• Install composting toilets in remote locations such as parks and golf courses to save on waste disposal costs.

 

WATER

Utilize the EPA WaterSense Tool to identify ways to save water, money, materials, energy, and time when landscaping the property.

REDUCE

  • Conserve water through Xeriscaping.
  • Incorporate compost into the soil to help improve water absorption and retention.
  • Top-dress your turf with compost.
  • Reduce non-permeable hardscape wherever possible.
  • Place mulch over a plant’s root zone to reduce moisture evaporation and conserve water.
  • Install drip irrigation systems.
  • Install composting toilets in remote locations to reduce water and servicing requirements.
  • Clean equipment with compressed air whenever possible. Grass clippings and debris should be collected and composted.

REUSE

  • Use gray water, reclaimed water, or collected rainwater for irrigation and equipment wash downs.

RECYCLE

  • Recycle gray water for irrigation and equipment wash downs.

 

RE-BUY

  • Buy hoses, tubing, trickle irrigation systems made from recovered plastic and old tires.
  • Use bio-based cleaners and solvents for equipment.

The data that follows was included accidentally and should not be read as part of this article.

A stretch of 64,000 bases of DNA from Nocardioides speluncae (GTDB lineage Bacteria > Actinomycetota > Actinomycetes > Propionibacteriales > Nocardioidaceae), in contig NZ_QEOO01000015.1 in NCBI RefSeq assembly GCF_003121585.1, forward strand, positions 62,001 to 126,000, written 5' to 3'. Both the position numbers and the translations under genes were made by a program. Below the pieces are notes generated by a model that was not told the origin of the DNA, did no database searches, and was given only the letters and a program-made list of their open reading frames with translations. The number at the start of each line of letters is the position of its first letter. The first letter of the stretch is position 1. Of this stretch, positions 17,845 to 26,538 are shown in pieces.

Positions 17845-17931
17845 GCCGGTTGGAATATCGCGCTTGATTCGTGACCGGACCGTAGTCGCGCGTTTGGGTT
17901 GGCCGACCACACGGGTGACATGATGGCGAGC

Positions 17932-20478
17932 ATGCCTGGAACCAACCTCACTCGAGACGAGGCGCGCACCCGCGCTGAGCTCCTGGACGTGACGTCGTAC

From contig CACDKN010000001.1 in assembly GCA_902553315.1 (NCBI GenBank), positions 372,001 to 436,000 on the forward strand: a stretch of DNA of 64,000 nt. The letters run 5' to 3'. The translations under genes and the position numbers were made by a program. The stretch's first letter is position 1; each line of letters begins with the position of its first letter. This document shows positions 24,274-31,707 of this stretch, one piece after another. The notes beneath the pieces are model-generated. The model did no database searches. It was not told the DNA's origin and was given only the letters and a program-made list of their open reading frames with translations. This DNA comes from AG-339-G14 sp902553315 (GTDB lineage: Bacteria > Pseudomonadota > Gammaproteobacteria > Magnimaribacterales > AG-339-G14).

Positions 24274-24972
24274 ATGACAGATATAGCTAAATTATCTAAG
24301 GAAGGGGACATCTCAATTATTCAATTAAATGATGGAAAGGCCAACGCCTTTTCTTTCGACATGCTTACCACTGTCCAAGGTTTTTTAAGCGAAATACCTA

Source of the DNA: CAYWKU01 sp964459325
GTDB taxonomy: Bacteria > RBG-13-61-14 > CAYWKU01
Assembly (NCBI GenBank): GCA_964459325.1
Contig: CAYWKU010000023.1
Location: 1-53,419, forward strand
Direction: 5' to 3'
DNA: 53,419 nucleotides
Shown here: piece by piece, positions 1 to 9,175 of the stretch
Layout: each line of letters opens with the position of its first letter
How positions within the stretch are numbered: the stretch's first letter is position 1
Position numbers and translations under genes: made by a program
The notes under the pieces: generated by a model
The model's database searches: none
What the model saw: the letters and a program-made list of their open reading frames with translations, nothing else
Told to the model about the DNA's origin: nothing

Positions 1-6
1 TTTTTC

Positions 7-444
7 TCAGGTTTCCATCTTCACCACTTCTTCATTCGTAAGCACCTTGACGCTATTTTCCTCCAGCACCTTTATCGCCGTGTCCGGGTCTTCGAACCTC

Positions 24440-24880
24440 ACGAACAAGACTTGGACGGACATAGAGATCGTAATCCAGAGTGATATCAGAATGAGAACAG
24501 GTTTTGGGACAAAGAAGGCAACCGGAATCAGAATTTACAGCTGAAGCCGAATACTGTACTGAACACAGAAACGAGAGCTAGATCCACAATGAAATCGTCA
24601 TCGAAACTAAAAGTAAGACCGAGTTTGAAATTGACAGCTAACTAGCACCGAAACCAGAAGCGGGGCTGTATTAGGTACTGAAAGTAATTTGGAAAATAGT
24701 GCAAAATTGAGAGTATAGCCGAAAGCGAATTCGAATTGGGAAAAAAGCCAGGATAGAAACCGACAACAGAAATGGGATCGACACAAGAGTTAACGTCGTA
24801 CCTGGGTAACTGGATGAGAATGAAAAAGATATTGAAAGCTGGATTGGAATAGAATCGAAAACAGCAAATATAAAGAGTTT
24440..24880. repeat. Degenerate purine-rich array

• Install a green vegetated roof to reduce or eliminate stormwater and “heat island” effect.
  • Purchase and incorporate plants that require minimal or no supplemental watering.

 

REDUCE

  • Strategically plant vegetation outside and around buildings to reduce indoor heating and cooling needs
  • Use the EPA WaterSense What to Plant tool to identify plants for your site
  • Use hand or electric equipment where ever feasible to reduce emissions.
  • Use biobased fuels and lubricants in place of petroleum.
  • Implement scheduled equipment maintenance program for increased efficiency & reduced emissions

 

RE-BUY

  • Purchase biodiesel and biobased lubricants for your equipment.
  • Compost makes an excellent air filter media for volatile organic compounds (VOCs).
  • Specify Green Buildings requirements for building structures.
  • Plant trees to replace those removed or damaged during construction.
  • Buy locally produced goods and services whenever possible to reduce transportation emissions and costs.
  • Purchase or rent fuel efficient vehicles for your fleet.
  • Use high efficiency lighting for roadways, parking lots, security, and landscaping.
  • Use solar powered lighting and signage wherever possible.
  • Utilize solar, wind, and other renewable energy sources. Purchase “green power” from renewable energy sources if available.

 

Additional Resources:

WaterSenseU.S. Environmental Protection Agency – WaterSense, a partnership and volunteer program sponsored by the U.S. Environmental Protection Agency, makes it easy for Americans to save water and protect the environment. When one sees a WaterSense label on a product, this means that it is water-efficient. Many products are available, and don’t require a change in your lifestyle.

Water Use It Wisely A website dedicated to the advancement of water conservation practices. This website contains a number of factsheets, links and other water-related resources readily available for download.  It has resources for kids, too!